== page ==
Category Archives: inflation

“Inflated Notions”

Patrick Chovanec has been writing posts defending comments he made on Bloomberg News last week, essentially calling China’s official growth numbers into question. From his most recent piece:

My first assertion is that the decrease in China’s consumer inflation rate (CPI) — 3.6% in March, down from a peak of 6.5% last July — does not seem to accord with my own daily experience of rising prices in China. On Bloomberg I offered, as a counterpoint, the fact that the price of the fresh milk I have delivered to my home had, just that weekend, risen by 33%, from 6 yuan/bottle to 8 yuan/bottle.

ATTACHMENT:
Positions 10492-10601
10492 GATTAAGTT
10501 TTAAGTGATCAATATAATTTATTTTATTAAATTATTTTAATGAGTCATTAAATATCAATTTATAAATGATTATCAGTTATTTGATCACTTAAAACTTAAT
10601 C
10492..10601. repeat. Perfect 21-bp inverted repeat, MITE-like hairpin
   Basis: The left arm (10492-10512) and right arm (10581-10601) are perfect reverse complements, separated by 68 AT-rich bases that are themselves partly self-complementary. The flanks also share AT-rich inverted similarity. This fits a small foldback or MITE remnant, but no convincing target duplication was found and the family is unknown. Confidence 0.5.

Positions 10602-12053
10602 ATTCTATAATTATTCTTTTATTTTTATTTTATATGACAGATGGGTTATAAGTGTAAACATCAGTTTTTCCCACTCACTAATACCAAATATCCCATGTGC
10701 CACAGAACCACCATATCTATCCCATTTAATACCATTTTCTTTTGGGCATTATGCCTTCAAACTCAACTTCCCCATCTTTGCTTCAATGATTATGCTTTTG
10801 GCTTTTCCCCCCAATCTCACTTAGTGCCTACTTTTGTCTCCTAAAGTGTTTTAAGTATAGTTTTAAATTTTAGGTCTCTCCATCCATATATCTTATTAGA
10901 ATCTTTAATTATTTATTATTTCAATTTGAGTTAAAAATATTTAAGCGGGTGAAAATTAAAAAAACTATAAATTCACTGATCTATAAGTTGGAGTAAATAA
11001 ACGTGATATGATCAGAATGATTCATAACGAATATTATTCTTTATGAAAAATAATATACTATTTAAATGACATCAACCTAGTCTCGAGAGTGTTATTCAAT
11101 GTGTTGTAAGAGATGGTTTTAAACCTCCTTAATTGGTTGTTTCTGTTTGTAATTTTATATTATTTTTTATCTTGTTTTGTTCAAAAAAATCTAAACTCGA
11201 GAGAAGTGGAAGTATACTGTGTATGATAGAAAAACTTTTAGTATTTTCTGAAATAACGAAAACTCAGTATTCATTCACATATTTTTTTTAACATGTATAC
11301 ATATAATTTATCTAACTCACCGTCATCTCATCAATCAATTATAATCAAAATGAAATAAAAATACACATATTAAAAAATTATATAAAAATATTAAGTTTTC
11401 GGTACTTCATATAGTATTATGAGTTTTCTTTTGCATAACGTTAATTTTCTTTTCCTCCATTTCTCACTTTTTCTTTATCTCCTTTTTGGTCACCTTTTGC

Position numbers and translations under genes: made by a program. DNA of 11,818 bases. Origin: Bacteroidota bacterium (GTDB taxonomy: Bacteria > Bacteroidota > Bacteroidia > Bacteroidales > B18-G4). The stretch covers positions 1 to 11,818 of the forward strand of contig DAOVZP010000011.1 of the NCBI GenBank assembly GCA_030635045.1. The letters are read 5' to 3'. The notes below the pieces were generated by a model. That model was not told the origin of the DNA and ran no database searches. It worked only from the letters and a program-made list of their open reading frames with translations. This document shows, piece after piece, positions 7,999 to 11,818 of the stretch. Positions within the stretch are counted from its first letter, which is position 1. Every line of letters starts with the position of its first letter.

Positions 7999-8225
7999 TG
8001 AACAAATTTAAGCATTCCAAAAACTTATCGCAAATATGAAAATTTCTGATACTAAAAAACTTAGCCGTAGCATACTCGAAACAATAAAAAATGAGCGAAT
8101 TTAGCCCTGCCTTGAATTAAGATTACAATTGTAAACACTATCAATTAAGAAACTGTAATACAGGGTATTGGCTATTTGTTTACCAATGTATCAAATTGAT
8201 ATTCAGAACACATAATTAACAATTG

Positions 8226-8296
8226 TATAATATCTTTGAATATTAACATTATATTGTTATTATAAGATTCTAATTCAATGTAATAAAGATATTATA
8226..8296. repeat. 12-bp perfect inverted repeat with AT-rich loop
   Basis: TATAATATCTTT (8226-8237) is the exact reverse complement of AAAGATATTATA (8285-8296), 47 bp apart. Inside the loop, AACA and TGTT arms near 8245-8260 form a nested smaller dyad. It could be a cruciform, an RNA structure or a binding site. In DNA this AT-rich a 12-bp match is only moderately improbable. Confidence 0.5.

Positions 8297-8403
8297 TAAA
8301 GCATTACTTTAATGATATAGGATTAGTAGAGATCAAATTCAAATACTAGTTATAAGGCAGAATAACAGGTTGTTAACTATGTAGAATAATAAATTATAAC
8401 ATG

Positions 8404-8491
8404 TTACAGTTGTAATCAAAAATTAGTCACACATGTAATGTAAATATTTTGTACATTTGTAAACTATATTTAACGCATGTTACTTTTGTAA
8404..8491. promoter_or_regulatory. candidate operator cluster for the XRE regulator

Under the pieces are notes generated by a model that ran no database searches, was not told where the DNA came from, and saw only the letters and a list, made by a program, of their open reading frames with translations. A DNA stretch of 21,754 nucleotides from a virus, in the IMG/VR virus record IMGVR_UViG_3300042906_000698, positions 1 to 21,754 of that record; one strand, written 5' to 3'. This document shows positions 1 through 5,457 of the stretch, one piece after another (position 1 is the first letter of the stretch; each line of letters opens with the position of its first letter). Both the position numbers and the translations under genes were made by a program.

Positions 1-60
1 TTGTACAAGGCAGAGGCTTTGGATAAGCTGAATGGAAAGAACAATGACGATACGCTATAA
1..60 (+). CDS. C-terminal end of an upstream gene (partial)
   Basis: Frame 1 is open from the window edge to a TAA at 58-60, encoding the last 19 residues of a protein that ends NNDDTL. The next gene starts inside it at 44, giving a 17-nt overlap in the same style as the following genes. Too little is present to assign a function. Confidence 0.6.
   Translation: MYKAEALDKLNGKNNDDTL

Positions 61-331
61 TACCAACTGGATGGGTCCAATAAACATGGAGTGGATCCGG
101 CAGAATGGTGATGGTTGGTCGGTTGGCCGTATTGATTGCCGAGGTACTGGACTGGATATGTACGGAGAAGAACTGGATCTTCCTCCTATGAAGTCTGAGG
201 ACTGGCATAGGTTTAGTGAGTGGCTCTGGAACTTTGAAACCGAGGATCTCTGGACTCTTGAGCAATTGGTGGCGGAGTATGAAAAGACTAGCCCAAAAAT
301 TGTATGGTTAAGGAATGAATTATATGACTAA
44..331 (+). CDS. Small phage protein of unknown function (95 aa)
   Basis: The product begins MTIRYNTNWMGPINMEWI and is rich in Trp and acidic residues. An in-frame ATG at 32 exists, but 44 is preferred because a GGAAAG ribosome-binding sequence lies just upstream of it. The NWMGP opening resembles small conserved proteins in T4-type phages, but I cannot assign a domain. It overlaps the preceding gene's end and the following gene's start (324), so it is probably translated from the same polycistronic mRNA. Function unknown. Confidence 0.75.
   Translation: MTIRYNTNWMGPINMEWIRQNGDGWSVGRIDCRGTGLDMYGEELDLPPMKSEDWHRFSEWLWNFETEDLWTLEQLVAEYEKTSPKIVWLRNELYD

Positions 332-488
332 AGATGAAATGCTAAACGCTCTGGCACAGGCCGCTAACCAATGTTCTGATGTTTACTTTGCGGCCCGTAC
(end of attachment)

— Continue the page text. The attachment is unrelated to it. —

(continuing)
Now I want to be clear that I am not claiming consumer inflation in China is actually running at 33%. I’m simply offering an example of the kind of head-turning price hike that remains an all-too-frequent experience despite the government’s declared “success” in getting inflation under control.

Some have suggested that the price increases I’m seeing reflect a higher rate of inflation in Beijing than elsewhere in China. That’s certainly possible, but it doesn’t help reconcile them with official figures. According to the official CPI numbers for February, inflation in Beijing stood at 3.5%, barely above the national figure of 3.2% for that month.